Minolta A camera family

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Minolta A camera family

Japanese camera makers had a common path. Before the war, a handful of manufacturers were evolving from wood and brass cameras into klapp models. With the dusk of post-war American occupation, the major makers moved into monocoque German copies, with the smaller manufacturers fading away.

Chiyoda Kogaku Seiko, later known as Minolta, a company that has made optical equipment since 1928, followed the same route, making folding and pop-up models before the war. In 1947 they offered their first monocoque body camera inspired by Leica, the Minolta 35. Meant for the high end of the market, It faced competition from similar models by Canon and Yashica and smaller makers such as  Leotax, Meguro, Nicca, Reise, Tanaka and Yamato, all of which promptly vanished.

Top-end models sold well but with a limited user base. A series of new models, cheaper and simpler, with a unique bulbous design (Bolsey??), was introduced in 1955 for local and export markets.

Minolta A

The Minolta A had three sub-versions, mainly different by shutter system.

  • The first version has a two-blade shutter to 200, made by Konan, a company that was later the base for Minolta sub-mini cameras. The back slides out, whereas in the later models it is hinged.
  • The Second version had an OptiperMX leaf shutter to 300 and a side-mounted lever setting the synch.
  • The last model had a CitizenMX shutter to 300 and an added self-timer. Lens and innards remained unchanged throughout the models.

All models have a long travel winder, guess 300 degrees, and a top-mounted speed selector dial.

The Minolta A models that are now offered for sale are of the second and third crop, while the first is pretty scarce, making it desirable for Minolta collectors.

Minolta A-2

The next model, the Minolta A-2, was introduced a year later. With the same overall body style, it offered slightly higher specs in glass and shutter. The speed selector dial was moved backwards, allowing for a (not much) larger and brighter viewer system. Both models were sold side by side in home and export markets.

Minolta A-2 L

Next came the elusive A-2 L, or LT. Similar to the A-2, but with an interchangeable lens system. Marked A-2, it has a distinct lens mount. It is mentioned as A-2 T and A-2 TL. Further, it is assumed that the TL is the version equipped with a tele lens, but as the name refers to the body, I suspect it is wrong.

While the two Minolta A base models now sell for about $40, this model could fetch about $500 if you find one. Real-time value at camdex.ca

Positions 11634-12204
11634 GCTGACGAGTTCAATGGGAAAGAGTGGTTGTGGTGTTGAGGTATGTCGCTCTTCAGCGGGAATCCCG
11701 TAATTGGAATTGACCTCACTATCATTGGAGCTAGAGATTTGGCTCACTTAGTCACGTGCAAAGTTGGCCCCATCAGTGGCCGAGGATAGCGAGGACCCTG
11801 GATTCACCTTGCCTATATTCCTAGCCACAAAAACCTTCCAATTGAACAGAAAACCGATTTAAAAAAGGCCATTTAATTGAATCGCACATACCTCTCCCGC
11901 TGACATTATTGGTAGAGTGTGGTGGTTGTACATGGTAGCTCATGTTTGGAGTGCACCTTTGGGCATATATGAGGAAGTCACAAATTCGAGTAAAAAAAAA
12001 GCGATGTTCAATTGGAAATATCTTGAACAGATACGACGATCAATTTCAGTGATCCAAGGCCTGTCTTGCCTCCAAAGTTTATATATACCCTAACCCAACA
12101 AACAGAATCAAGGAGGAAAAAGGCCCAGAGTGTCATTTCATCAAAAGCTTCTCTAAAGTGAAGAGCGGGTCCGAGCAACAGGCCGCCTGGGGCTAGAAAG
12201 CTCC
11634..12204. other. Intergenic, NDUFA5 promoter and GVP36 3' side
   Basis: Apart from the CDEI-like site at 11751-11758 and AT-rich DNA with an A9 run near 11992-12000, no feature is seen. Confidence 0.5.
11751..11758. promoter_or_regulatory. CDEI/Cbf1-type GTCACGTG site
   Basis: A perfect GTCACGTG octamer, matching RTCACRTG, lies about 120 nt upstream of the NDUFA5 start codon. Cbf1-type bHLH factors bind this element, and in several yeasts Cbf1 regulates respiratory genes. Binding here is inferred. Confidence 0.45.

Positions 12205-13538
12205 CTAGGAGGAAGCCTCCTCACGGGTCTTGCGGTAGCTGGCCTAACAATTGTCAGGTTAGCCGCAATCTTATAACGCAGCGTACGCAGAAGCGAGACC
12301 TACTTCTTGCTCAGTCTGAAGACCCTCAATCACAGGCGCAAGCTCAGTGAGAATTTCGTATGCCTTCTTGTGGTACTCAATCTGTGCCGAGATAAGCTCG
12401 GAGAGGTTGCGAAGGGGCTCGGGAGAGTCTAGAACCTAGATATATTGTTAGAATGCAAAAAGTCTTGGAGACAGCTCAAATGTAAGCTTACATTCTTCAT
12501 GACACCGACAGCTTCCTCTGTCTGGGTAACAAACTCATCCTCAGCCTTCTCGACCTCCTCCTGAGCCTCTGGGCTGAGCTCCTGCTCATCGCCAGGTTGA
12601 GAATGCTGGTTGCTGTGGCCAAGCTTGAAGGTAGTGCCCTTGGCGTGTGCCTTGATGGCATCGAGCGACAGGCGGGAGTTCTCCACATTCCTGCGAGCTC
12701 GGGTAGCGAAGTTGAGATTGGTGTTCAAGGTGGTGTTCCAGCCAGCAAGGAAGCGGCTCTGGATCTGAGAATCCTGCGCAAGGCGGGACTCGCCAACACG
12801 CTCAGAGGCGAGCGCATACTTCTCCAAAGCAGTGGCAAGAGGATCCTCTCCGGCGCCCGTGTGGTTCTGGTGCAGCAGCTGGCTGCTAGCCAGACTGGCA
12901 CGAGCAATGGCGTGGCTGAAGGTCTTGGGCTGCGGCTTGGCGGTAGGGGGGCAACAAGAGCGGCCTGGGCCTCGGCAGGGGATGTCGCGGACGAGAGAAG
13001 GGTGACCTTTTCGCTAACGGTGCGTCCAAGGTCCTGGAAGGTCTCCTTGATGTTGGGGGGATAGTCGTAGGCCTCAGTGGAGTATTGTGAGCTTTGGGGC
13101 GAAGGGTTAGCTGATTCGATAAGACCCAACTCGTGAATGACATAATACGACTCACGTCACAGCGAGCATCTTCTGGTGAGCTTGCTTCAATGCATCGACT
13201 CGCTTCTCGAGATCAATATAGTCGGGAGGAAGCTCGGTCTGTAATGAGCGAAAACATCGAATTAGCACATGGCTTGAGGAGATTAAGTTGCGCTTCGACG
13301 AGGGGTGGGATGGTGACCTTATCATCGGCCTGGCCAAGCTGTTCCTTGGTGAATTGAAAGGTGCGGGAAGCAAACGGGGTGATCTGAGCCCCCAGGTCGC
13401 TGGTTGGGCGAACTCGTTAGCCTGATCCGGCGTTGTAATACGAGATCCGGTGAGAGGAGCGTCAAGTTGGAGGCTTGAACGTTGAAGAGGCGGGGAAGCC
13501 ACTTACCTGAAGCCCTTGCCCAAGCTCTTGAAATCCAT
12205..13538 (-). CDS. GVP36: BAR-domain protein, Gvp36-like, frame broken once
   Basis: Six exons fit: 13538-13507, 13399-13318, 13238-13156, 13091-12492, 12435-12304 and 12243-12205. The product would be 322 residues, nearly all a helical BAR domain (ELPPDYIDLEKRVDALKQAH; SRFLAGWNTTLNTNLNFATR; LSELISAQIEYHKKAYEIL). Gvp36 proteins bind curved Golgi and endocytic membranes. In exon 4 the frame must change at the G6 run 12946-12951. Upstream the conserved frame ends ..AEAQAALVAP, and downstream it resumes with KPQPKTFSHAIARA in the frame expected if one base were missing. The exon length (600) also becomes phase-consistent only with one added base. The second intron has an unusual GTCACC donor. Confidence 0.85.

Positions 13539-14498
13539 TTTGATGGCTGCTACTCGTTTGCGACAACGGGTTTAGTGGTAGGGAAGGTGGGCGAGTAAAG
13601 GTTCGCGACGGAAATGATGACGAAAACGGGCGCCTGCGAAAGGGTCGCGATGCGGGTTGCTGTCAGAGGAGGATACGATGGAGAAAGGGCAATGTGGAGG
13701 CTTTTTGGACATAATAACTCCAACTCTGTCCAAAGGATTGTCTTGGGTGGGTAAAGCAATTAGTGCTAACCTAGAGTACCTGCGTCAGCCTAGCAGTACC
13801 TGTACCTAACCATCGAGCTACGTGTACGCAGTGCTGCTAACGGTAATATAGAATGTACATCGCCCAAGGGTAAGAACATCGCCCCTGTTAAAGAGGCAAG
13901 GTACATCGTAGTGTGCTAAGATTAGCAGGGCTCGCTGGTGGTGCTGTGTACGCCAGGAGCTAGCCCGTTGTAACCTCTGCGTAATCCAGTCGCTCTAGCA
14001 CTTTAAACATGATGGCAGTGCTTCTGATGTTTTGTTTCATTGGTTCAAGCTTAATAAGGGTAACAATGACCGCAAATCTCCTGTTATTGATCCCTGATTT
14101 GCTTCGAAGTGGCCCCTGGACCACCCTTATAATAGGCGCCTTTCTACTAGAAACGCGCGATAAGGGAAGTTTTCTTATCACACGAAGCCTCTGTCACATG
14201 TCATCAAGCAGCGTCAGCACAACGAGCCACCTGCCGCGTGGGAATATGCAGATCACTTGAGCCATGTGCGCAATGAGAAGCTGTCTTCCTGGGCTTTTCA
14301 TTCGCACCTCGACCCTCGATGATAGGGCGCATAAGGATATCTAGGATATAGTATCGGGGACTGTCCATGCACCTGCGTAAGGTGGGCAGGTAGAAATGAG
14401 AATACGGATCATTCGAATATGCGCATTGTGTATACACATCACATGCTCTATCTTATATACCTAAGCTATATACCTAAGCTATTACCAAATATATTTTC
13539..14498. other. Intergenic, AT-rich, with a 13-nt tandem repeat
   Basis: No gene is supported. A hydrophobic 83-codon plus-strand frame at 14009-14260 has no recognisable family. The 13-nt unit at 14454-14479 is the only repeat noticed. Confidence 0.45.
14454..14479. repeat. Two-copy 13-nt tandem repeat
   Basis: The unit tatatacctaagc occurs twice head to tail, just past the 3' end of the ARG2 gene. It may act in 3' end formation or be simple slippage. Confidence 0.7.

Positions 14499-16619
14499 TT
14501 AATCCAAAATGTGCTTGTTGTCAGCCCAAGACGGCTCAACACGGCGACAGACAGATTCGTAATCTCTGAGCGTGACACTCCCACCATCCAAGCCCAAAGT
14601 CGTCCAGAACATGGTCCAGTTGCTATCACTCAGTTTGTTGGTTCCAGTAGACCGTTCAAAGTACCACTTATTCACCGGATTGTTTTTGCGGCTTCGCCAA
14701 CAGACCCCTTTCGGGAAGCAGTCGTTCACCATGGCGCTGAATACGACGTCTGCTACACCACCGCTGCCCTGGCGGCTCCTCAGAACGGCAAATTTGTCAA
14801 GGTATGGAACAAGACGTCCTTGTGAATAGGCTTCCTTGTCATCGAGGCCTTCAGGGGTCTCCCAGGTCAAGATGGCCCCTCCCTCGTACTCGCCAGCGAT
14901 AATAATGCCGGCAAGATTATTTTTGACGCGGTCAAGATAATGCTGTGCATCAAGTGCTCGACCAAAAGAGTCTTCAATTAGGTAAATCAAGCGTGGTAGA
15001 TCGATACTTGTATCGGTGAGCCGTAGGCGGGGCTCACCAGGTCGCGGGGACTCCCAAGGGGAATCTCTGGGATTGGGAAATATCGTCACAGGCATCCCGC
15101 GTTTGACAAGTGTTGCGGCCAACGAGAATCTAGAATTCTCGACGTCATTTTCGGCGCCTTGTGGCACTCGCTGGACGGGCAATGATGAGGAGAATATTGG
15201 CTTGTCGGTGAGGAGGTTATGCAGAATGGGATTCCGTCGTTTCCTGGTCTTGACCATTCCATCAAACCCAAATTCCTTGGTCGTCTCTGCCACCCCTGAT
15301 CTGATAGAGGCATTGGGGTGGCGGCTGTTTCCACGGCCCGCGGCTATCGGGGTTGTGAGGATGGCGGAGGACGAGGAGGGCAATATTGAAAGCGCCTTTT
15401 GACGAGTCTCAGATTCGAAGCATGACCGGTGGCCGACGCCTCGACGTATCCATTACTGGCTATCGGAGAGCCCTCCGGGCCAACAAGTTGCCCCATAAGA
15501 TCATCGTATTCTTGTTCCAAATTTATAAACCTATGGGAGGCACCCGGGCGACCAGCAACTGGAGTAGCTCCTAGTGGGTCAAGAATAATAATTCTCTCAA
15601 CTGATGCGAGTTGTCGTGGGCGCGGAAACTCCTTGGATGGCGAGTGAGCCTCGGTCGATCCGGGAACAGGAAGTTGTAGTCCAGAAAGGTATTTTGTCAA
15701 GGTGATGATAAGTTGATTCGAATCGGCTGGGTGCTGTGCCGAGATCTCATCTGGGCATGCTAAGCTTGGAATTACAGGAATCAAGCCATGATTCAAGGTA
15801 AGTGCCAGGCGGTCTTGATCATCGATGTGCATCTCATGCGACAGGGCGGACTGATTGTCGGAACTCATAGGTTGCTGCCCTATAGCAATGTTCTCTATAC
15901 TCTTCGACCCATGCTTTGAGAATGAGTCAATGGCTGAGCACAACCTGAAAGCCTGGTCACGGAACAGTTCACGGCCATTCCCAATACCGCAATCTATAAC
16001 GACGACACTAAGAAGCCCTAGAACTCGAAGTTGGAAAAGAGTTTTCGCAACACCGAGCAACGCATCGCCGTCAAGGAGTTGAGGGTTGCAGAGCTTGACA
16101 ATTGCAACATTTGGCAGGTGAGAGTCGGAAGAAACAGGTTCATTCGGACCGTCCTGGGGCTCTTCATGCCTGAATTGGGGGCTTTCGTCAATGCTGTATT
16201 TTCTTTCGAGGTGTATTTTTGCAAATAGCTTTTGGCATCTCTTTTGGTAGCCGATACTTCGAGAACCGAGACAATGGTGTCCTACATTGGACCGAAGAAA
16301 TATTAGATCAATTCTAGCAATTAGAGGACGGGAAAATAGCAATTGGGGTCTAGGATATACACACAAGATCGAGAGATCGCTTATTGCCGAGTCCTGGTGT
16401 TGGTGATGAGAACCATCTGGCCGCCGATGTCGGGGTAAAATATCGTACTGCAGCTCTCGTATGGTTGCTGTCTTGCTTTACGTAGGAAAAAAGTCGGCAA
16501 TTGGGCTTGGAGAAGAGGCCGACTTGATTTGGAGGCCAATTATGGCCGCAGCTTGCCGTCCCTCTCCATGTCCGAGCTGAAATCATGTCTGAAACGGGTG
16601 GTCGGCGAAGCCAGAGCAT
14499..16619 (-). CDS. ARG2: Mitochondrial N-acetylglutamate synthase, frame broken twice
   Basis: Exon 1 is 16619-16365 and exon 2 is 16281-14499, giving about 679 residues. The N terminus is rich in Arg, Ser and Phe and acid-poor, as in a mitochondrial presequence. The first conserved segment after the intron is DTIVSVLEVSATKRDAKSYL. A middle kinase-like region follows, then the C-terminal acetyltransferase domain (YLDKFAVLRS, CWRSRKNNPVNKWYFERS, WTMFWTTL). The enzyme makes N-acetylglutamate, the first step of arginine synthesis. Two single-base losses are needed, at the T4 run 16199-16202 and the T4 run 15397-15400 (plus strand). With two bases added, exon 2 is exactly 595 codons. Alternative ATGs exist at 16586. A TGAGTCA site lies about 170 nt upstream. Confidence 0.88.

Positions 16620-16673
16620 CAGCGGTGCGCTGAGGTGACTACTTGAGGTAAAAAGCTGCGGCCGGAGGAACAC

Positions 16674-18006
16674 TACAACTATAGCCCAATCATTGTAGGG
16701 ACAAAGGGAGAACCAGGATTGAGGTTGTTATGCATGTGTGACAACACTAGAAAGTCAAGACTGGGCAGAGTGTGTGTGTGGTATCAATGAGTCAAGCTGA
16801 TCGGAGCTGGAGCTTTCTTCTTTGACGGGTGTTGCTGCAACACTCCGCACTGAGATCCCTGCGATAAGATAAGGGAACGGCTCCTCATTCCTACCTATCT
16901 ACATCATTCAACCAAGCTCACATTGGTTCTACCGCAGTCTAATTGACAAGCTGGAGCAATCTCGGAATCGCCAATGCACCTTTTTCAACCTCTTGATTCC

Minolta Super A

In 1957 Minolta introduced the Super A. An upgraded body with interchangeable lenses mounted on a long traveling helical barrel.

A larger body, a brighter viewer and a depth of field calculator dial at the back. It takes some finger gymnastics to remove the lens: set the distance to infinity, press the knob in the middle of the distance dial lever, turn the whole lens base towards the ‘off’ mark, and pull it out. A meter accessory and various lenses with matching viewers completed the offering.

Not to be confused with the A-2 L. Not as scarce as the L, yet it holds a high price at the collectors’ market.

Minolta A-3

Back to the mainstream cameras came the 1959 Minolta A-3, a traditionally styled body rangefinder. Even with the prominent M at the front, it hardly stands out of the plethora of similar rangefinders made then.

Minolta A-5

No A-4, so the A-5 had two versions. A home market with a top speed of 1000, and an export model, say the US, with 500. Style close to the A-3.

List number 5391 5392 5394 5396 5487
Brand Minolta Minolta Minolta Minolta Minolta
Model A A2 A3 A5
shutter 500
Shutter 1000
Super A
Manual Buktus Flynn Buktus Buktus
Value camdex.ca camdex.ca camdex.ca 500: camdex.ca
1000: camdex.ca
Format 35mm
Introduced 1955 1957 1959 1960 1957
Country Japan
Qty made
Initial price 60
Currency USD
Type Rangefinder
Body material Metal
Mode Manual
Weight 590 gr,
Body with lens
630 gr,
Body with lens
680 gr,
Body with lens
700 gr,
Body with lens
810 gr,
Body only
Class average weight 670 gr,  Body with lens
ASA range N/A 10-1600,
memo only
memo only
Kit lens 3.5/45 3.5 or 2.8/45 2.8/45 2.8 or 2.0/45 1.8 or 2.0/50
Lens make Rokkor Rokkor Rokkor TD Rokkor Super Rokkor
Filter size 40.5mm
Lens mount Fixed lens Removable
Mount size N/A Proprietary
Shutter Leaf
Shutter make Optiper MX
Citizen MV
Citizen MV, MVL
Optiper MXV
Optiper MVL Optiper MLT Seikosh MX
Light meter None
Winder Lever
Lock No
Speeds B, 2-200 or 300 B, 1-400 B, 1-500 B, 1-500
B, 1-1000
B, 1-200, or 400
Mirror N/A
Viewer Rangefinder
DOF preview No
Exposure lock No
Exposure compensation No
Shoe Cold
External sync X/M
Sync speed 60
Timer On some models Yes, mechanical Yes, mechanical No
Battery, original N/A
Integral flash None
Service / repair links See camerlog.com

Pheugo repair notes

Mike Eckman


Minolta A images


Minolta A-2 images


Minolta Super A images

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